Monday, May 16, 2016

How to Read a Hindi Love Story

CHRISTIES
An illustration to the Sat Sai of Bihārī: Tossing a flower. Garhwal, north India, circa 1790-1800. 9 3/4 x 7 in. (24.8 x 18 cm.). Estimate: £10,000-20,000. This work is offered in Arts of India on 26 May at Christie’s in London
This work is from a famous series illustrating the Sat Sai, or Seven Hundred Verses — a poem by the Hindi poet Bihārī (1595-1663) which is perhaps the most famed and lyrical Indian celebration of love. It tells the love story of Radha and Krishna — the revered ‘God of Love’ — as well as focusing on aspects of religion and devotion. Central to the work is a description of the lovers’ reunion after a long period apart. This work shows the joyful encounter between Radha and Krishna in the palace courtyard, with a small white flower, just visible against the landscape, tossed into the air as a symbol of their happiness. In the background not far from the flower is a herd of cows, which are traditionally associated with Krishna. [link]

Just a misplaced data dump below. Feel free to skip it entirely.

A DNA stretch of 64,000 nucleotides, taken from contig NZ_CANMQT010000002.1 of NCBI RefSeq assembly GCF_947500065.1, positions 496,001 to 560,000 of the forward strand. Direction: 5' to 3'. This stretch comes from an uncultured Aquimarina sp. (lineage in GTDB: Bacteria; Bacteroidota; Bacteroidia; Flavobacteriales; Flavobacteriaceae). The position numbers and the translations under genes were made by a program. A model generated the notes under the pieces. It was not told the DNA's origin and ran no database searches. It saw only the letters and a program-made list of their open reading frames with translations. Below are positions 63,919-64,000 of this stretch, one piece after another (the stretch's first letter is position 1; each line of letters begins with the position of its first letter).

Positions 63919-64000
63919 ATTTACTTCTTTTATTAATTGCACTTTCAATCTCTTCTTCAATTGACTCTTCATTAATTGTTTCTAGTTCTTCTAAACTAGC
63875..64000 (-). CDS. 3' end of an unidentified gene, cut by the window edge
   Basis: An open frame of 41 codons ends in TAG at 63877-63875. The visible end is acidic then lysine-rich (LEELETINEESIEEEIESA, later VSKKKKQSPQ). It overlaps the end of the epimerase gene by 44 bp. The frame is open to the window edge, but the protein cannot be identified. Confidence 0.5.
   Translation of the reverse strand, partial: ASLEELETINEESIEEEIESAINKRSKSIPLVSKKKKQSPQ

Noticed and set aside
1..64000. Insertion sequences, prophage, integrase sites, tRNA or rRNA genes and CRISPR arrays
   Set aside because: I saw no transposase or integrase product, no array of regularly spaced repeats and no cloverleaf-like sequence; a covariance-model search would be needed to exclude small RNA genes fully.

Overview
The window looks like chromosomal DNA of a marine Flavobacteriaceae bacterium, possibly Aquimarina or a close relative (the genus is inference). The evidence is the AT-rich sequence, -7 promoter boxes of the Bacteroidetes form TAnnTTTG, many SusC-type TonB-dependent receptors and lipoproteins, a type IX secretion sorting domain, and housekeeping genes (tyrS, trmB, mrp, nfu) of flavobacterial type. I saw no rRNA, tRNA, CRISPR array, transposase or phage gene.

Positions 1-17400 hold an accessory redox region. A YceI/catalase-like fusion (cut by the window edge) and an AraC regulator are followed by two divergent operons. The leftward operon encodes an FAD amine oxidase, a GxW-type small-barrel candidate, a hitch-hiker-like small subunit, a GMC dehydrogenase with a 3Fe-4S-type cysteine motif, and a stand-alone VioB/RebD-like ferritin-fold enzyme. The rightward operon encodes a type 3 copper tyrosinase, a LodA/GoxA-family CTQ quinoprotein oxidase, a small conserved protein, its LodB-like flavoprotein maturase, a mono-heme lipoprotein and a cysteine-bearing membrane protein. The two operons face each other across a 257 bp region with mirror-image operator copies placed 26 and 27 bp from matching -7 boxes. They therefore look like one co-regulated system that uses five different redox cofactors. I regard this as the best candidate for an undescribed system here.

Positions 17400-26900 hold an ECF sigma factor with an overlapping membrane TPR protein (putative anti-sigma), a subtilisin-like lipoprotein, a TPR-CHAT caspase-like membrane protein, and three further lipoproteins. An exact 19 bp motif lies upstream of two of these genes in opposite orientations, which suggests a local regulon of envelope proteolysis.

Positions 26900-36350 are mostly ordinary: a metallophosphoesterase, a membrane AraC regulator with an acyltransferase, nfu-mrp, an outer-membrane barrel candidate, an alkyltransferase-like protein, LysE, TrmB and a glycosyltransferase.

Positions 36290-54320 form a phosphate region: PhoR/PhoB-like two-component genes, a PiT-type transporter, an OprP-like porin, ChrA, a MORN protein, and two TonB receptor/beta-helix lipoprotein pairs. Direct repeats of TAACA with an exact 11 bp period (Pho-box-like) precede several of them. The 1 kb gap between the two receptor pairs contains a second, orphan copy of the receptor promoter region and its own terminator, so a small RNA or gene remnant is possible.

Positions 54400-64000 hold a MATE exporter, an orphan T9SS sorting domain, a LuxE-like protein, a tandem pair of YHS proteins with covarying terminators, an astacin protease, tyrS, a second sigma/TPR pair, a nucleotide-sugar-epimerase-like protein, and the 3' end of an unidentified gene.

Krishna and Radha. Kishangarh, north India, circa 1760. The painting 6 1/2 x 4 3/4 in. (16.5 x 12.2 cm.); page 13 3/8 x 10 in. (34 x 25.5 cm.). Estimate: £7,000-10,000. This work is offered in Arts of India on 26 May at Christie’s in London